There’s a lot of joy to be found in the act of discovery. Which is what makes road-tripping an ideal form of travel — it puts exploration front and centre. By covering every kilometre of pavement between points A and B, you gain an appreciation for all of the things you otherwise never would: weird antique stores, small-town radio stations, and gas station beef jerky. This summer, we’re taking it slow(for obvious reasons) — no grand European tours or African safaris. Instead, we’re packing the trunk and hitting the road — while making sure to stay safe. Here are three routes combining land and sea (or lake) that have us excited to get into the driver’s seat. Sure, we’ve flagged a few of our favourite spots along the way. But our real advice: make enough random stops to ensure you stumble upon a few of your own.
PRINCE EDWARD COUNTY
Toronto to Wellington (3 hours)
The Draw: The food and drink. Almost every road here leads to a great winery, and an increasing number of Toronto’s restaurant-industry royalty (example: Le Sélect’s Albert Ponzo) have recently decamped east, enticed by the quiet life and the bounty of fresh ingredients — not to mention all that great wine.
The Destinations: Flame + Smith is a new project by Carbon Bar alum Hidde Zomer (we weren’t kidding about that Toronto chef exodus) that serves up rustic-meets-glam fare from a wood-fired oven with a blinged-out brass hood. Their patio is now open for service.
Hinterland Wine Company specializes in experimental offerings like Ancestral, a sparkling rosé made using a technique pioneered by monks.
The Digs: The Drake Motor Inn is the latest expansion of the Drake Hotel empire, modelled after an old-school motel — albeit one that gives you a vintage Polaroid camera upon check-in. An added bonus: it’s open with contactless entry and other cool sanitary features.
THE WEST COAST
Victoria to Tofino (4.5 hours)
The Draw: The landscape. Yes, the height and width of the 800-year-old Douglas firs you’ll pass by are staggering, but it’s the otherworldly green colour of their mossy coating that’s the real testament to nature. And then there’s the fog-shrouded Tofino coastline. If you thought the opening sequence of Big Little Lies was mystical, you ain’t seen nothing yet.
The Destinations: Tacofino may now offer up its fish tacos at several Vancouver outposts, but none of them rival the vibe of this original location, an orange food truck parked behind a surf shack.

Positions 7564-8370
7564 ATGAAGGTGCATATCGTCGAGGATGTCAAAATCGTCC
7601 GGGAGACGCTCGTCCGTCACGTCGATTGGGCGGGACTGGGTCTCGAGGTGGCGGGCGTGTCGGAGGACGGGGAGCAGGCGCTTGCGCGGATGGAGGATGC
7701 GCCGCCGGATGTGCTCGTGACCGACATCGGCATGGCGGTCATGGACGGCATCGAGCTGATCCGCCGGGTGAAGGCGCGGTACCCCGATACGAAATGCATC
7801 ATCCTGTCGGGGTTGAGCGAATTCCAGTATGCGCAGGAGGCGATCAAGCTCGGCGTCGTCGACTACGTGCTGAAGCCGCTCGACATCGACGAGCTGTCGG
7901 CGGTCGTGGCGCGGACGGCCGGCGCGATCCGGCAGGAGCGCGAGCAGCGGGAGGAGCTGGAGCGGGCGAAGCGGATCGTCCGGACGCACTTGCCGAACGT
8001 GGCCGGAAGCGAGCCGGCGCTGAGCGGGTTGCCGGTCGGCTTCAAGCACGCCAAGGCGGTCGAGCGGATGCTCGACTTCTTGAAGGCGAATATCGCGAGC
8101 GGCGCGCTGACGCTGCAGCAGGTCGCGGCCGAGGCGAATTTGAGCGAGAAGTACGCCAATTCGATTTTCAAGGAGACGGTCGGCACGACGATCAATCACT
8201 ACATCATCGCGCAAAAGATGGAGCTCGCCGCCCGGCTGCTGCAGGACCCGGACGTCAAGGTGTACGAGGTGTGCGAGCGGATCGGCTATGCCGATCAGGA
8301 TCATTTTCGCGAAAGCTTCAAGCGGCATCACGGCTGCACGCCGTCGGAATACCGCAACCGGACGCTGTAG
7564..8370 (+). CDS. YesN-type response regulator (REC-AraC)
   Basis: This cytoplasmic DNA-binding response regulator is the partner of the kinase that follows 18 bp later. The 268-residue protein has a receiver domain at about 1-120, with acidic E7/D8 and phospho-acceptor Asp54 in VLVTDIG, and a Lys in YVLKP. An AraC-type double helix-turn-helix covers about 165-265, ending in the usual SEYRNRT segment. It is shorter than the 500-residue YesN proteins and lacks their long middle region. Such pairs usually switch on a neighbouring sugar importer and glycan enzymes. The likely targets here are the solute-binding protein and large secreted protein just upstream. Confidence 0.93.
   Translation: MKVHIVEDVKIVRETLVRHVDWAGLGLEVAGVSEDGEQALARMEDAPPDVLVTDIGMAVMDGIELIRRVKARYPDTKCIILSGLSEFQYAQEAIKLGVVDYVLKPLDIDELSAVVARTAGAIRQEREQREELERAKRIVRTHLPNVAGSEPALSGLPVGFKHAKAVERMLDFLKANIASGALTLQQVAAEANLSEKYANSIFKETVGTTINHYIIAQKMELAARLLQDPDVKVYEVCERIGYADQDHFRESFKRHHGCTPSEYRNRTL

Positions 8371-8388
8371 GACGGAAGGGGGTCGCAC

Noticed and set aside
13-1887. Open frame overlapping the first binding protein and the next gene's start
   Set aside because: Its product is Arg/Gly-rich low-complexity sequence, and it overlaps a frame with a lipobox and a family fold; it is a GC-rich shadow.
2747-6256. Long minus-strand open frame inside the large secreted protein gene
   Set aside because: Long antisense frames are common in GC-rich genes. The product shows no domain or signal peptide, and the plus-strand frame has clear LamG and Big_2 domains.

Wolf in the Fog, located upstairs from another surf shop (seeing a theme here?), celebrates all things local: foraged chanterelle mushrooms, freshly caught halibut, and G&Ts mixed with spirits from Wayward Distillation House.
The Digs: The Pacific Sands Beach Resort offers oceanside beach houses and suites, some featuring an outdoor hot tub perfect for watching the sun drop down into the ocean. During the day, visit the onsite surf shack to arrange rentals or lessons. They’re now open with enhanced safety protocols.
THE EAST COAST
Halifax to St. Andrews by-the-Sea (5 hours)
The Draw: The golf. PEI might make for a more obvious Atlantic drive, but if your trunk’s usually home to a set of clubs, you’re better off skipping the Green Gables House in favour of this oceanside town, home to one of Canada’s most scenic golf courses. Keep an eye out for humpbacks during your 18-hole game — or take an afternoon off for a proper whale-watching boat trip into the Bay of Fundy. The Atlantic provinces are joined by a safe bubble as of July 3, making this trip a winner.
The Destinations: The Gables is a classic seafood joint, complete with old lobster traps hung from the ceiling and a wall covered in weathered buoys. The deep-fried clams are fresh enough that it can get away with these clichés.
Kingsbrae Garden spans over 11 hectares, with a hedge maze around one corner and four resident peacocks roaming around another. In other words, it’s delightfully weird — as all the best road-trip stops should be.
The Digs: The Algonquin Resort, operating since 1889, is a Tudor Revival building that might just trick you into thinking you’ve taken a wrong turn into England. You wouldn’t be so far off — the hotel has hosted Prince Charles and Princess Diana. In other words, the bar is the perfect place for drinking an Old Fashioned.